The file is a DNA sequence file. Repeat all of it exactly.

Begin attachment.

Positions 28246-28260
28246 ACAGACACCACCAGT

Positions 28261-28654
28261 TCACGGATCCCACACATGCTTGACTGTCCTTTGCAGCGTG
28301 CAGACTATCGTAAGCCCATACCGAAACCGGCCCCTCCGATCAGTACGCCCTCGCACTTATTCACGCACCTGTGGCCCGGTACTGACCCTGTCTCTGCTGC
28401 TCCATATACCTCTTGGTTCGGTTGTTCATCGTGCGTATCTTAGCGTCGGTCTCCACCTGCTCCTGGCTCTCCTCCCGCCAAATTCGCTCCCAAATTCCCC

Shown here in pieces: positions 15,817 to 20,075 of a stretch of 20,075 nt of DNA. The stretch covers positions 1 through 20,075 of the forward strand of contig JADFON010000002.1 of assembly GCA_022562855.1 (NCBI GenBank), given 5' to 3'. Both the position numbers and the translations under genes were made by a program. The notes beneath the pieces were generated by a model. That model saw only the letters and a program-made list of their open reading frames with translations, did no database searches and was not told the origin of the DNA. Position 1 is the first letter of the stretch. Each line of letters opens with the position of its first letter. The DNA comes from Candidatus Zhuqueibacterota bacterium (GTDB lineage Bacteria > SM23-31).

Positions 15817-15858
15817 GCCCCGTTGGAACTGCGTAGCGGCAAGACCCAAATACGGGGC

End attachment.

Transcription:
Positions 28246-28260
28246 ACAGACACCACCAGT

Positions 28261-28654
28261 TCACGGATCCCACACATGCTTGACTGTCCTTTGCAGCGTG
28301 CAGACTATCGTAAGCCCATACCGAAACCGGCCCCTCCGATCAGTACGCCCTCGCACTTATTCACGCACCTGTGGCCCGGTACTGACCCTGTCTCTGCTGC
28401 TCCATATACCTCTTGGTTCGGTTGTTCATCGTGCGTATCTTAGCGTCGGTCTCCACCTGCTCCTGGCTCTCCTCCCGCCAAATTCGCTCCCAAATTCCCC

Shown here in pieces: positions 15,817 to 20,075 of a stretch of 20,075 nt of DNA. The stretch covers positions 1 through 20,075 of the forward strand of contig JADFON010000002.1 of assembly GCA_022562855.1 (NCBI GenBank), given 5' to 3'. Both the position numbers and the translations under genes were made by a program. The notes beneath the pieces were generated by a model. That model saw only the letters and a program-made list of their open reading frames with translations, did no database searches and was not told the origin of the DNA. Position 1 is the first letter of the stretch. Each line of letters opens with the position of its first letter. The DNA comes from Candidatus Zhuqueibacterota bacterium (GTDB lineage Bacteria > SM23-31).

Positions 15817-15858
15817 GCCCCGTTGGAACTGCGTAGCGGCAAGACCCAAATACGGGGC